Green is in at CES

Lots of companies here are touting green design and environmental thinking, though in some cases it seemed more sloganeering than anything very deep.

LAS VEGAS--Lots of companies here are touting green design and environmental thinking, though in some cases it seemed more sloganeering than anything very deep. Here are just a few samples from the floor at the Consumer Electronics Show:

Among other things, Nokia was showing off their reduced packaging (50 percent smaller; most of their phones now shipping in it; have saved them $150 million to boot)

By comparison, Casio's touting of their packaging reduction was a bit tepid

HP had a large area of their booth dedicated to their environmental efforts, and like Nokia had several people on hand who could talk knowledgeably about it.

There's still a long way to go on this issue, though, as can plainly be seen by looking at the sheer quantity of stuff at the show. And those massive plasma TVs look fantastic, but they sure gobble energy like there's no tomorrow. Not to mention the fact that most of what's being shown here will be obsolete (and non-upgradable) this time next year, if not sooner.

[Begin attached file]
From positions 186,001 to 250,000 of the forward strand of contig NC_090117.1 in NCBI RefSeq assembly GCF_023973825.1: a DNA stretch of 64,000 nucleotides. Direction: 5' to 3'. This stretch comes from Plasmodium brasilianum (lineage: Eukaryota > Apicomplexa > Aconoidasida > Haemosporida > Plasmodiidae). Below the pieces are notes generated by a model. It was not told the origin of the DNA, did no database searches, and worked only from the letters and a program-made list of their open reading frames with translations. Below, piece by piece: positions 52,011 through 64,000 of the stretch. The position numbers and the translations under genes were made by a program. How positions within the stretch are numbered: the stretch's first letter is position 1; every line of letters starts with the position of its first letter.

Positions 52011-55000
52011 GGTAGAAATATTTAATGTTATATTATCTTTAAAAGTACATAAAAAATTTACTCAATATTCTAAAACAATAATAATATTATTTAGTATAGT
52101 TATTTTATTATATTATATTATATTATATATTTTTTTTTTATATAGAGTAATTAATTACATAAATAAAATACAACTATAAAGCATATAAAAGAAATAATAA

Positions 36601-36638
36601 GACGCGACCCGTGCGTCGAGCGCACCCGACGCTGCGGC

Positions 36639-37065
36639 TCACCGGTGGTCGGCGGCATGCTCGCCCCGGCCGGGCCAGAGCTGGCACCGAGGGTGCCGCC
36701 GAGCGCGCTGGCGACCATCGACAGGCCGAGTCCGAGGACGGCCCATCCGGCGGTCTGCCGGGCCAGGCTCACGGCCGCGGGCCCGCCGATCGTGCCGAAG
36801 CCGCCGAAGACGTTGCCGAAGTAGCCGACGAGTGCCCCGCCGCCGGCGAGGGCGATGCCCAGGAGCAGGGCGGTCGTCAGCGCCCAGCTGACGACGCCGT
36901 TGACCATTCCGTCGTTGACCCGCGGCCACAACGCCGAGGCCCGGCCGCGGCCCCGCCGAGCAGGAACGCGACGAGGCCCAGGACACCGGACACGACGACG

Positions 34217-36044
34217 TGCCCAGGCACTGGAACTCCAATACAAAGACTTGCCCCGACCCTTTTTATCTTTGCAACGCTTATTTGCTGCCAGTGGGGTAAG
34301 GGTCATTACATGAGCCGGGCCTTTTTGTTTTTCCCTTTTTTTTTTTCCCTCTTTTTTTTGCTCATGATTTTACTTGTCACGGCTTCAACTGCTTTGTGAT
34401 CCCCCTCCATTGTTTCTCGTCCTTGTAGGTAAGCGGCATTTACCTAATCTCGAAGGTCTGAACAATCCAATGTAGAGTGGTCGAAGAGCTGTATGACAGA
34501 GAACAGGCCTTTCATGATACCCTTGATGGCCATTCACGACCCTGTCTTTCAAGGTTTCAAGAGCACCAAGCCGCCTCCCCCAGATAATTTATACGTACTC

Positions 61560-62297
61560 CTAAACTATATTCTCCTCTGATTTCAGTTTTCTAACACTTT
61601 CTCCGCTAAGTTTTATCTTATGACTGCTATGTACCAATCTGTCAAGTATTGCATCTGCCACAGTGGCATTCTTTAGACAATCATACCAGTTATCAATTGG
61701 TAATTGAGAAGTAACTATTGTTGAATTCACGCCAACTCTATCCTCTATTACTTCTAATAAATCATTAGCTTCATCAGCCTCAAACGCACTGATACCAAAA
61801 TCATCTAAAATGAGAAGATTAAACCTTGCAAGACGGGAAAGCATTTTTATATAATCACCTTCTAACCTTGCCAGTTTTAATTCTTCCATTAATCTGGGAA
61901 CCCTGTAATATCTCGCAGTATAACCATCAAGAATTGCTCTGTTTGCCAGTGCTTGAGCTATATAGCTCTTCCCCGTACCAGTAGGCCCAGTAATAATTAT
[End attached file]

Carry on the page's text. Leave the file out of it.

Here are just a fraction of the shipping crates stacked outside one of the convention halls that were used to bring everything to the middle of the desert. Remember that closing scene from Raiders of the Lost Ark? It's like that.

About the author

    Adam Richardson is the director of product strategy at frog design, where he guides strategy engagements for frog's international roster of clients, envisioning and creating new products, consumer electronics, and digital experiences. Adam combines a background in industrial design, interaction design, and sociology, and spends most of his time on convergent designs that combine hardware, software, service, brand, and retail. He writes and speaks extensively on design, business, culture, and technology, and runs his own Richardsona blog.

     

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